This talk moves to examine the discourse of the Iraq war and the ways in which the endemic political violence of recent decades in Iraq has been represented in drama, both by Iraqi playwrights writing in Arabic, and by English-language playwrights, mainly in the UK and the US, where the issues surrounding the justification and conduct of the 2003 invasion have generated intense political debate. How do Arab and non-Arab playwrights differ in their representations of political violence, in terms both of critical perspective and of dramatic strategy? From what perspectives, and with what dramatic strategies and modes of representation, have they managed to put it on stage? And how adequately have they done so, in terms both of political insight and analysis, and of artistic achievement?
About the speaker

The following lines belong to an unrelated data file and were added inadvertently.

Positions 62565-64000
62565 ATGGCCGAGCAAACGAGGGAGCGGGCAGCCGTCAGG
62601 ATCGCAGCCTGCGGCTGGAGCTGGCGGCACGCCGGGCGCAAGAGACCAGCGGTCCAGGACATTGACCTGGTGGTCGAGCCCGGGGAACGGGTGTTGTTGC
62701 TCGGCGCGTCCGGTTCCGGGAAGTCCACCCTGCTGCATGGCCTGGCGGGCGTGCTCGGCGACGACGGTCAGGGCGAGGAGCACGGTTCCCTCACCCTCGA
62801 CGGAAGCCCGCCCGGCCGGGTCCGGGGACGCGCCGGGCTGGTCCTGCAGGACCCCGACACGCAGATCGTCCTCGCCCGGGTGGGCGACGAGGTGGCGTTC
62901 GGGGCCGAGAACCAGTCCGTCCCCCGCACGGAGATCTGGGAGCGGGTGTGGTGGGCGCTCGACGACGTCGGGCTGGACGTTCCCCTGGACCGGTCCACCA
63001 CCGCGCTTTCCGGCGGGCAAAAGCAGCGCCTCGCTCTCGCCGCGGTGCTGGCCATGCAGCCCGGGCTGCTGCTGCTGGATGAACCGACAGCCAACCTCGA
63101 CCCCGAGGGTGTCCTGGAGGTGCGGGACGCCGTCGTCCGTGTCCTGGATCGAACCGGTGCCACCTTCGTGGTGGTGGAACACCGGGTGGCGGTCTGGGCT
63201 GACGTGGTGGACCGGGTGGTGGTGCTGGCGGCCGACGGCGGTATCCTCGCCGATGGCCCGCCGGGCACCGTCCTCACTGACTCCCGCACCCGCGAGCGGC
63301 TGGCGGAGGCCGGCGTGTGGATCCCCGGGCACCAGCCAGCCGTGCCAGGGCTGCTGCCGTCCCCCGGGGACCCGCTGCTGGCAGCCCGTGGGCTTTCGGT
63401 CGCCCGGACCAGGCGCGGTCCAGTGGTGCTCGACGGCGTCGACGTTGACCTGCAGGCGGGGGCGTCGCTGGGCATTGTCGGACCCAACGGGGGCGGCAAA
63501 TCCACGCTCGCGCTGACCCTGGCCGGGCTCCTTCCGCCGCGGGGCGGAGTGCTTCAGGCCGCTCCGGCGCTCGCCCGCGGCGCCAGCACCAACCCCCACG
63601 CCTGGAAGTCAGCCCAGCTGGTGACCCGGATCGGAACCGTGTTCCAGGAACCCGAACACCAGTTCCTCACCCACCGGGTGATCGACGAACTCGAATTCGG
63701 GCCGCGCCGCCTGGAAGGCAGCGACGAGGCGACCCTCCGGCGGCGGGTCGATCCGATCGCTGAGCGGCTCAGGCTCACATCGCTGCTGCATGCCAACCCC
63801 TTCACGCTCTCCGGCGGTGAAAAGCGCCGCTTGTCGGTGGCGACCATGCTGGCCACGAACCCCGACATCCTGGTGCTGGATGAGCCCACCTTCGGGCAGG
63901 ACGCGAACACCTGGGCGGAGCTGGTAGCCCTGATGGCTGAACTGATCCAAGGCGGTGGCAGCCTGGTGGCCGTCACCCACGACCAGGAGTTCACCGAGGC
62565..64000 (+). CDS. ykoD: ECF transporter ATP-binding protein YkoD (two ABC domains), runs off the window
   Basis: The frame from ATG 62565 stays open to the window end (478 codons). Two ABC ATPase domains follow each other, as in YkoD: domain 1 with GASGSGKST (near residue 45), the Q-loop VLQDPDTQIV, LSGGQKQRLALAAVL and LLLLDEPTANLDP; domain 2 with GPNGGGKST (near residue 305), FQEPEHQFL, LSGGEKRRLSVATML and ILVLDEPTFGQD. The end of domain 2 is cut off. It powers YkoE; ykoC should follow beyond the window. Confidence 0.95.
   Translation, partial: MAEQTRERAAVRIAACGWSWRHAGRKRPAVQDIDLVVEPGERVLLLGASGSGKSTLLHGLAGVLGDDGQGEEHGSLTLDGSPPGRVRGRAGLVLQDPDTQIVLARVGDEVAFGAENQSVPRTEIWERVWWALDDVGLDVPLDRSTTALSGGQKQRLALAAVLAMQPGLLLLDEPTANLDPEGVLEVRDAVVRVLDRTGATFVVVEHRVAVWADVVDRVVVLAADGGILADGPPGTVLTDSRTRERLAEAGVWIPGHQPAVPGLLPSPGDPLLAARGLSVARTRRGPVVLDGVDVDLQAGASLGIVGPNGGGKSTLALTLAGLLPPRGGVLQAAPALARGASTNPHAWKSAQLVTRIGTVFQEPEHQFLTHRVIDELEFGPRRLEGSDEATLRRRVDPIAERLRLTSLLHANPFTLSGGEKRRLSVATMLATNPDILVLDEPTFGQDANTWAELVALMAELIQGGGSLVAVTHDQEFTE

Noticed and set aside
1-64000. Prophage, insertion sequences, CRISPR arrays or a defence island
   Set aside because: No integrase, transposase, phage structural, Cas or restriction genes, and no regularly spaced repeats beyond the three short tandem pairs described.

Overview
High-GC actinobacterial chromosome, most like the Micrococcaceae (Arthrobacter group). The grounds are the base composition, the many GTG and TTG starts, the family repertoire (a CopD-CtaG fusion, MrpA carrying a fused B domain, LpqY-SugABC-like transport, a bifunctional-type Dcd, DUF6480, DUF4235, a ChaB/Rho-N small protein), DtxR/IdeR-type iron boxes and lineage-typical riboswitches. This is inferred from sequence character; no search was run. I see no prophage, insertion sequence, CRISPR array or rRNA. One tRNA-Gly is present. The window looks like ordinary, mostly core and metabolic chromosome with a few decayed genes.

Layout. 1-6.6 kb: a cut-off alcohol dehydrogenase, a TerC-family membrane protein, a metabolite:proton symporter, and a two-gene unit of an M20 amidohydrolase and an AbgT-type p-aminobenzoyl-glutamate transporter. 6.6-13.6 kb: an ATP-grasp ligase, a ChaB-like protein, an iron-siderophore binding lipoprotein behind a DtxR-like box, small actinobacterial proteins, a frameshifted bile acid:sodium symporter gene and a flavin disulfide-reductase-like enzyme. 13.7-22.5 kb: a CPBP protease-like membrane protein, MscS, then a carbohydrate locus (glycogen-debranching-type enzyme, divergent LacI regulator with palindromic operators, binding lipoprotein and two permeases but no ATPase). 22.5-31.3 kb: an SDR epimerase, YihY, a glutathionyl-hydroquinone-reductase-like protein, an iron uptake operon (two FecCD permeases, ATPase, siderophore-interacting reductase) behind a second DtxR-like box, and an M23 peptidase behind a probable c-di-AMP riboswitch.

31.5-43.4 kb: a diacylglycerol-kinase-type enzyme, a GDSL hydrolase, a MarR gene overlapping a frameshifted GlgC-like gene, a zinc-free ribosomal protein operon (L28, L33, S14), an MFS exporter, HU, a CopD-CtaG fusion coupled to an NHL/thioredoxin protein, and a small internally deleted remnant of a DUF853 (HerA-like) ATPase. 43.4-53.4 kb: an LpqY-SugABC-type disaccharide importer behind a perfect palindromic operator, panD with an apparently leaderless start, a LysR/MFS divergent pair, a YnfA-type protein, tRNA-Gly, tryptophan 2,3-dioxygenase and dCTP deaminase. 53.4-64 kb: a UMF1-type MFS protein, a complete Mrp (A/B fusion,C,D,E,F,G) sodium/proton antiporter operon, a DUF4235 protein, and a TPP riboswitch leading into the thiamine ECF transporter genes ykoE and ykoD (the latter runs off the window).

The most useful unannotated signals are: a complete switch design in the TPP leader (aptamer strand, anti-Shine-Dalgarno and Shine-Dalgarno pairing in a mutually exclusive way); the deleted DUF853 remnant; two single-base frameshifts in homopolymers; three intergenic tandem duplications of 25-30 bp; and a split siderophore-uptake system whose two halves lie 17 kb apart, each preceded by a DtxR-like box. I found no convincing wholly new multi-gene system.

Amir Al-Azraki is an Assistant Professor of Arabic language, literature, and culture (Renison University College, University of Waterloo). He received his BA in English from the University of Basra, his MA in English literature from Baghdad University and his PhD in Theatre Studies from York University in Toronto, Canada. Al-Azraki is also certified in TESOL and TASOL (Teaching Arabic to Speakers of Other Languages). He is a Theatre of the Oppressed practitioner and playwright who works across cultures to highlight and facilitate discourse and interchange through his work. His projects in Applied Theatre have been employed in workshops throughout Canada, USA, Argentina, and Iraq. He has worked with women artists, students, and refugees, utilizing Theatre of the Oppressed techniques to address human rights issues. Among his plays are: Waiting for Gilgamesh: Scenes from Iraq, Stuck, The Mug, and The Widow. Al-Azraki is the author of The Discourse of War in Contemporary Theatre (in Arabic) and co-editor and co-translator of Contemporary Plays from Iraq.
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